Do CEOs Know Best? Evidence from China
We analyze a new management survey for around 1,000 firms and 10,000 employees across two large provinces in China. The unique aspect of this survey is it collected management data from the CEO, a random sample of senior managers and workers. We document four main results. First, management scores, much like productivity, have a wide spread with a long left-tail of poorly managed firms. This distribution of management scores is similar for CEOs, senior managers and workers management, and appears broadly reasonably compared to US scores for similar questions. Moreover, for all groups these scores correlate with firm performance, suggesting all employees within the firm are (at least partly) aware of the their firms’ managerial abilities. Second, the scores across the groups are significantly cross-correlated, but far from completely. This suggests that while different levels of the firm have similar views on the firms’ management capabilities, they do not fully agree. Third, we find that the CEO’s management scores are the most predictive of firm performance, followed by the senior managers and then the workers. Hence, CEOs do appear to know best about their firms management strengths and weaknesses. Fourth, within-firm management score dispersion is negatively correlated with investment and R&D intensity, suggesting long-run planning is linked with greater consistency in management across levels in firms.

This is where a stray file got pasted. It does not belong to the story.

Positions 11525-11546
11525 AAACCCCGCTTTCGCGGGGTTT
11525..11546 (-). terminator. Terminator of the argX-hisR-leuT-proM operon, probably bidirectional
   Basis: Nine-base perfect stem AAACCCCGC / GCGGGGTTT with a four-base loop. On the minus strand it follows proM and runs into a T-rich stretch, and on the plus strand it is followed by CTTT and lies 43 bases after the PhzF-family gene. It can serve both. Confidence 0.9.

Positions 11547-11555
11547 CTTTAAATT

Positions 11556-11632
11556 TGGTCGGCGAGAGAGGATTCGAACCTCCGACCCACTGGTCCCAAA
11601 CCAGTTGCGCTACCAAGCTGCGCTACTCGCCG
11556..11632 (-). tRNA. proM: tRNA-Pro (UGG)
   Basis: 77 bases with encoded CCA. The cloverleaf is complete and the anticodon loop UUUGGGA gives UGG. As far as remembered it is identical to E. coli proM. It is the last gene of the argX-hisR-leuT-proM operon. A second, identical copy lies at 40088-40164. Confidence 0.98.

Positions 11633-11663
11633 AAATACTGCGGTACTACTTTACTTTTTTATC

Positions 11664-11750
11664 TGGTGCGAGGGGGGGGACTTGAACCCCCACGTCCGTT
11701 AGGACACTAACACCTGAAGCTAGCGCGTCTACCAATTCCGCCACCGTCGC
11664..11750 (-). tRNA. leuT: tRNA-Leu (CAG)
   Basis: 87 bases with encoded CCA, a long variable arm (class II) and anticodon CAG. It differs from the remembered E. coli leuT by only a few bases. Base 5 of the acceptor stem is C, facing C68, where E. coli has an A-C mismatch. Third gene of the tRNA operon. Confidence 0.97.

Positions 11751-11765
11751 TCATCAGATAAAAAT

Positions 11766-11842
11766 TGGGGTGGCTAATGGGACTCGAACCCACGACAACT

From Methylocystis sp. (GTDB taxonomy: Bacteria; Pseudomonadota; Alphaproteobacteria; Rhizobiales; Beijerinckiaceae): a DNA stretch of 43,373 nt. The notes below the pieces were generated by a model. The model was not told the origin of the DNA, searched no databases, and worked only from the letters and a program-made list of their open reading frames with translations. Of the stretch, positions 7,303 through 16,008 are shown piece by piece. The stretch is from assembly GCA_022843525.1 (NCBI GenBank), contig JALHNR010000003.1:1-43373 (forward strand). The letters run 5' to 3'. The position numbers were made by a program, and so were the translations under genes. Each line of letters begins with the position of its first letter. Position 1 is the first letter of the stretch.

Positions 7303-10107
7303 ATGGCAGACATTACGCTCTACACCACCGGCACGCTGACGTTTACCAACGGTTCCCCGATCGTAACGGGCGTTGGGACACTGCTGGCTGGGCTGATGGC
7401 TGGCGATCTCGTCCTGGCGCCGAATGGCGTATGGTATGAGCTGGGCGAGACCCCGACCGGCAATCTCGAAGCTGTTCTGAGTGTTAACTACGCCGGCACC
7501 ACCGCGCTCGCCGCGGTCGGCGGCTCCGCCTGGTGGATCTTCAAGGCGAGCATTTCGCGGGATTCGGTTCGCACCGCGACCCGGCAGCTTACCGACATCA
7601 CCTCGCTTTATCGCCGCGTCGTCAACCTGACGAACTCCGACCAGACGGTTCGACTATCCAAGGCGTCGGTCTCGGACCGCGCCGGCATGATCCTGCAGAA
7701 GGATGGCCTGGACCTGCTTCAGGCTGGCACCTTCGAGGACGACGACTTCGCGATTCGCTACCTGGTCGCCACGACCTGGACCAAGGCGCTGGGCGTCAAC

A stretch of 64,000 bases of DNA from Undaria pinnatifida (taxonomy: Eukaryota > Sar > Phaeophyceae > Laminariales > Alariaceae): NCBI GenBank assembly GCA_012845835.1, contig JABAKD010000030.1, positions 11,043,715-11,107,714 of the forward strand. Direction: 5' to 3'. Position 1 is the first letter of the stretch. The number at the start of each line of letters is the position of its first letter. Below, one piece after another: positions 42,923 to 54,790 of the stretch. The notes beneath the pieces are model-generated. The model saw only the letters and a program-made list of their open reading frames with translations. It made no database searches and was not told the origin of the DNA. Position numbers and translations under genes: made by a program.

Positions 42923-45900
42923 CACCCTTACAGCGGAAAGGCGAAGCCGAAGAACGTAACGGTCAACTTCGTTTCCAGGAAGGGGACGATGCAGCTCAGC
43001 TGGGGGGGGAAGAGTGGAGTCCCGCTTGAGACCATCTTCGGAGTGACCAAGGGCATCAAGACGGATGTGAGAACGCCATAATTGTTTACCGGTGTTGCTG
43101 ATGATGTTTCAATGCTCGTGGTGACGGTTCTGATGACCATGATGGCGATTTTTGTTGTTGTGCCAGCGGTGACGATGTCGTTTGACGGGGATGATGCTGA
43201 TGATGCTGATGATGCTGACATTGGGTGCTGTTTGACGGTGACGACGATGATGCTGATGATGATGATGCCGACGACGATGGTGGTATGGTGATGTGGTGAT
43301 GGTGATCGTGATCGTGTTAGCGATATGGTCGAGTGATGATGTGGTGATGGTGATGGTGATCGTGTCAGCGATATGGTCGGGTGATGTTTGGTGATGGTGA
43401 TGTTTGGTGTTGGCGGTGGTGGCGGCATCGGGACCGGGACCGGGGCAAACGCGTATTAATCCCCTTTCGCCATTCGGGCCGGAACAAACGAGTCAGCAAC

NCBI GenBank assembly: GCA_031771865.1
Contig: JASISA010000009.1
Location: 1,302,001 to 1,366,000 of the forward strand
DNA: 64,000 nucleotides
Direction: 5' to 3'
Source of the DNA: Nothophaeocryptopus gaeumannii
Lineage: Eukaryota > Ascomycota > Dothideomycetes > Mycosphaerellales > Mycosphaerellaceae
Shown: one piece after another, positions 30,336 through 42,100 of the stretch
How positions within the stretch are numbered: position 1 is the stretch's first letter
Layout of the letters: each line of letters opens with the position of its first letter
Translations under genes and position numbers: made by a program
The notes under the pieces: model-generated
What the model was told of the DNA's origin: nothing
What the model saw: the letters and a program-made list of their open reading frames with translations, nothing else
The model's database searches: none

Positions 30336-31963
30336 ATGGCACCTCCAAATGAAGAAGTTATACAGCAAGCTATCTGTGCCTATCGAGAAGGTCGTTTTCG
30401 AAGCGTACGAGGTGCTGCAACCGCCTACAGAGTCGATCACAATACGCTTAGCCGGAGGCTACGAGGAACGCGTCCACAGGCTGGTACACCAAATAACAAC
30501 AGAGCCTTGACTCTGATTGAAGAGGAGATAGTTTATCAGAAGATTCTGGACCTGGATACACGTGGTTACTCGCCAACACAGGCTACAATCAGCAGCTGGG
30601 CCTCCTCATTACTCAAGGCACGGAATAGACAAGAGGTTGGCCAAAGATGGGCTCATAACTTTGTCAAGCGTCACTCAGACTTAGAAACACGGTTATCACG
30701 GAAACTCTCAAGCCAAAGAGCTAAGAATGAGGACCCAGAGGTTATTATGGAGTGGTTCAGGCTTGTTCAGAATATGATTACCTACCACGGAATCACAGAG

We would like to thank seminar audiences at Stanford University, the World Bank and Jinan University for comments. We are grateful to the National Science Foundation for generous funding. The views expressed herein are those of the authors and do not necessarily reflect the views of the National Bureau of Economic Research.